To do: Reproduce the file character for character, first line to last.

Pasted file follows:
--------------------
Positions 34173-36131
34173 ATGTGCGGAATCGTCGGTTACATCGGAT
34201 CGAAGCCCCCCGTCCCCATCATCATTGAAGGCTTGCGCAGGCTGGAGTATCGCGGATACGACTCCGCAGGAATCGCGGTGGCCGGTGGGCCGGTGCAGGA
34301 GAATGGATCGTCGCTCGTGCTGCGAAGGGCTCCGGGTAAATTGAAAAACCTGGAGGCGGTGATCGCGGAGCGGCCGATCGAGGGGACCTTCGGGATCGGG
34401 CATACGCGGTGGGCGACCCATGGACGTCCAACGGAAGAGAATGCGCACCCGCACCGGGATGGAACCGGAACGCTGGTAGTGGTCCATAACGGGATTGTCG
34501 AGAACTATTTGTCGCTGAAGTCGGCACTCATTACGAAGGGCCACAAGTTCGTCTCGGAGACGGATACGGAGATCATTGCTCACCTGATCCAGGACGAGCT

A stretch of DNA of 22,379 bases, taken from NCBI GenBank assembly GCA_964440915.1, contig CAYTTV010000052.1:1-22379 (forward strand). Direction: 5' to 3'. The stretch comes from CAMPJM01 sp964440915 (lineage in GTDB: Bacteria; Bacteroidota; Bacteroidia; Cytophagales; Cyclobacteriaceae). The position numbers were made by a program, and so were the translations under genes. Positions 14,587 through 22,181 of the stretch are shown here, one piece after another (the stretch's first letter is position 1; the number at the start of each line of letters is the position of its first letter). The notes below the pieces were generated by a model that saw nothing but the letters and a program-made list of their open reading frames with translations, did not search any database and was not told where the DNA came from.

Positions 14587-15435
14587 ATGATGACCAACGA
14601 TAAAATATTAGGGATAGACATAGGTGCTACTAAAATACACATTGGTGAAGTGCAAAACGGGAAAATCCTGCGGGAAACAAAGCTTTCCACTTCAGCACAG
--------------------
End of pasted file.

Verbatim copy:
Positions 34173-36131
34173 ATGTGCGGAATCGTCGGTTACATCGGAT
34201 CGAAGCCCCCCGTCCCCATCATCATTGAAGGCTTGCGCAGGCTGGAGTATCGCGGATACGACTCCGCAGGAATCGCGGTGGCCGGTGGGCCGGTGCAGGA
34301 GAATGGATCGTCGCTCGTGCTGCGAAGGGCTCCGGGTAAATTGAAAAACCTGGAGGCGGTGATCGCGGAGCGGCCGATCGAGGGGACCTTCGGGATCGGG
34401 CATACGCGGTGGGCGACCCATGGACGTCCAACGGAAGAGAATGCGCACCCGCACCGGGATGGAACCGGAACGCTGGTAGTGGTCCATAACGGGATTGTCG
34501 AGAACTATTTGTCGCTGAAGTCGGCACTCATTACGAAGGGCCACAAGTTCGTCTCGGAGACGGATACGGAGATCATTGCTCACCTGATCCAGGACGAGCT

A stretch of DNA of 22,379 bases, taken from NCBI GenBank assembly GCA_964440915.1, contig CAYTTV010000052.1:1-22379 (forward strand). Direction: 5' to 3'. The stretch comes from CAMPJM01 sp964440915 (lineage in GTDB: Bacteria; Bacteroidota; Bacteroidia; Cytophagales; Cyclobacteriaceae). The position numbers were made by a program, and so were the translations under genes. Positions 14,587 through 22,181 of the stretch are shown here, one piece after another (the stretch's first letter is position 1; the number at the start of each line of letters is the position of its first letter). The notes below the pieces were generated by a model that saw nothing but the letters and a program-made list of their open reading frames with translations, did not search any database and was not told where the DNA came from.

Positions 14587-15435
14587 ATGATGACCAACGA
14601 TAAAATATTAGGGATAGACATAGGTGCTACTAAAATACACATTGGTGAAGTGCAAAACGGGAAAATCCTGCGGGAAACAAAGCTTTCCACTTCAGCACAG